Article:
|Volume: 04, Issue: 02||09/21/2005|
Cassini Spots Ghostly Ring Spokes and Possible Titan ShorelineCassini has rediscovered the eerie radial markings in Saturnís rings first seen by NASAís Voyager spacecraft 25 years ago. A new sequence of images reveals faint, narrow spokes 2,200 miles long by 60 miles wide in Saturnís outer B ring.
Scientists previously believed the visibility of spokes depended on the elevation of the sun above the rings: the less sunlight, the more visible the spokes. For this reason, they weren't expecting to see spokes until later in the mission, when the sun angle will be low. But the new Cassini images were taken at very high sun angles, where small particles can brighten substantially, making them more visible.
"Cassini has found that the Saturn Kilometric Radiation period has changed since Voyager, which though hard to believe, may mean that the rotation of Saturnís interior has changed," said Dr. Carolyn Porco, Cassini imaging team leader at the Space Science Institute.
According to Porco, who was one of the first individuals to study spokes in Voyager images, the team will closely monitor the frequency of spoke activity to see if that has changed as well. Porco's analysis of spokes in the early 1980s found the narrow arrangements of small particles came and went with a period equal to that of the powerful bursts of radio waves called Saturn Kilometric Radiation. This indicated that spokes were a phenomenon involving electromagnetic effects due to Saturn's magnetic field.
No commonly accepted theory exists to explain the creation of spokes. Some suggest spokes result from meteoroid impacts onto the rings; others suggest they are created by instability in Saturn's magnetic field, which surrounds the planet near the rings. Whatever the cause, imaging team members will study the new spoke images and maintain their vigil for additional spoke sightings.
Cassini also completed a flyby of Saturn's moon Titan on Sept. 7, 2005, revealing what appears to be a large shoreline cutting across the smoggy moon's southern hemisphere. Images show the possible shoreline separating a distinct bright, possibly rough area from a very dark, smooth region.
"This [dark region] is the area where liquid or a wet surface has most likely been present, now or in the recent past,Ē said Steve Wall, radar deputy team leader from NASA's Jet Propulsion Laboratory. "Titan probably has episodic periods of rainfall or massive seepages of liquid from the ground."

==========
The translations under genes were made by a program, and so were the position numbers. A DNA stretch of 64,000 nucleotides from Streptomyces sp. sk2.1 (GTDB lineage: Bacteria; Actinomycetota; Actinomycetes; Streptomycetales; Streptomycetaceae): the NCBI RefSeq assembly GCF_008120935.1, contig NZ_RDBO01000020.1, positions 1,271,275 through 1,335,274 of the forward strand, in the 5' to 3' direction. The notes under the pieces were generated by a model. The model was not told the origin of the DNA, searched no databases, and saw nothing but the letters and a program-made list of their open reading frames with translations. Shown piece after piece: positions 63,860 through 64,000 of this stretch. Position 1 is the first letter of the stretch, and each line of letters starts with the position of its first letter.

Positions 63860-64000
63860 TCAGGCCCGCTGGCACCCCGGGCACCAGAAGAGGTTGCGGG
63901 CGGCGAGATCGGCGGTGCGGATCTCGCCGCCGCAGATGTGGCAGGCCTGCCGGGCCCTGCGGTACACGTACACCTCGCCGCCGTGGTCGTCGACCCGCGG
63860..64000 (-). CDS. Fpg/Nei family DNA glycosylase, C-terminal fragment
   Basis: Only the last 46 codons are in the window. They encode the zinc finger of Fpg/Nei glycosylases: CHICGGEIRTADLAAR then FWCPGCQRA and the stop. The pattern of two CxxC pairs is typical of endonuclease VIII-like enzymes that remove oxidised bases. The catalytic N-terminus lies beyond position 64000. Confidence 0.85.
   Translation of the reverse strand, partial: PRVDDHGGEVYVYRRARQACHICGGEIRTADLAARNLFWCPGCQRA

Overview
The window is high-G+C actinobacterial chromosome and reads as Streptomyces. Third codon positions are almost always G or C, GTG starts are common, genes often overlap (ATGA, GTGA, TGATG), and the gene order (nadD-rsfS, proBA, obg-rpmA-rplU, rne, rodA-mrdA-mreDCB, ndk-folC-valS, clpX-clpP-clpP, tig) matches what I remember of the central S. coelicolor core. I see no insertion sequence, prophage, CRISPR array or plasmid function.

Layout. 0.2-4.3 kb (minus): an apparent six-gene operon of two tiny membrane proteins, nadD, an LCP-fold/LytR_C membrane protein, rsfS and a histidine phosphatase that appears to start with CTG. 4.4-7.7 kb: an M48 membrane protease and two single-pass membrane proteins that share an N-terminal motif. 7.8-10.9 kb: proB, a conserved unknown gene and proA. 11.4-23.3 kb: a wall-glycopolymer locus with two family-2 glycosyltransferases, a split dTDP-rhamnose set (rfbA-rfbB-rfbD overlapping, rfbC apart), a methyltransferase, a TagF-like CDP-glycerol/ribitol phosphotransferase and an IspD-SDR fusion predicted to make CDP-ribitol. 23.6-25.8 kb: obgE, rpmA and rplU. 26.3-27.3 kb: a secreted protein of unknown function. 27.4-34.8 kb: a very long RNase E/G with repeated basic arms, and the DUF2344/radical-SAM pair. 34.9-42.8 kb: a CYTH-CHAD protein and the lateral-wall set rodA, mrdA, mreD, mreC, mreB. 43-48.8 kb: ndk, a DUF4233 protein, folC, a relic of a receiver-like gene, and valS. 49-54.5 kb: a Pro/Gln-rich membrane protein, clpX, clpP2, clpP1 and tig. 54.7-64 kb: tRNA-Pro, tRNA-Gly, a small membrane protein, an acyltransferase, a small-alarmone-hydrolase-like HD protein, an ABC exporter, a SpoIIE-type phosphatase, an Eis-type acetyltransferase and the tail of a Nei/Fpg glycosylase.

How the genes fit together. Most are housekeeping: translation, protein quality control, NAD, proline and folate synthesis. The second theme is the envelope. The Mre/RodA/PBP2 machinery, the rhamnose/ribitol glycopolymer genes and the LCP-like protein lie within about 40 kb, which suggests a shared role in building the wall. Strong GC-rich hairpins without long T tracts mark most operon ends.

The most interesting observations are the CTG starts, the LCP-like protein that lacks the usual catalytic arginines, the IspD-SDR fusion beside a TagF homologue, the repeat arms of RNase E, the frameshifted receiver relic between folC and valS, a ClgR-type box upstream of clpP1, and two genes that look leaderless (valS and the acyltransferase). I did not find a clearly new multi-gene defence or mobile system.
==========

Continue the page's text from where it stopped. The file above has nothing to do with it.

The brightness patterns in the dark area indicate that it may once have been flooded with liquid that may now have partially receded. Bay-like features also lead scientists to speculate that the bright-dark boundary is most likely a shoreline.
Taken together with the two other radar passes in October 2004 and February 2005, these images have identified at least two distinct types of drainage and channel formation on Titan. Some channels in images from this pass are long and deep, with angular patterns and few tributaries, suggesting that fluids flow over great distances. By contrast, others show channels that form a denser network that might indicate rainfall.
Titan has an environment somewhat similar to that of Earth before biological activity forever altered the planetís atmospheric composition. The major differences on Titan, however, are the absence of liquid water and Titan's very low temperature. With a thick, nitrogen-rich atmosphere, Titan was until recently presumed to hold large seas or oceans of liquid methane. Cassini has been in orbit around Saturn for a year and has found no evidence for these large seas.
Cassini encountered an anomaly with one of two solid-state recorders during the Sept. 7 close flyby, resulting in some data not being recorded. Half of the data from the flyby was received, much to the delight of anxious scientists. The spacecraft team is troubleshooting the cause, and early indications point to a software problem that would be correctable with no long-term impacts.
This was Cassini's eighth out of 45 Titan flybys planned in the nominal four-year tour. The next radar pass will be Oct. 26, when the team will focus on the Huygens probe landing site close to the equator.
|© 1997-2017 Space ExplorersTM, Inc. All Rights Reserved.|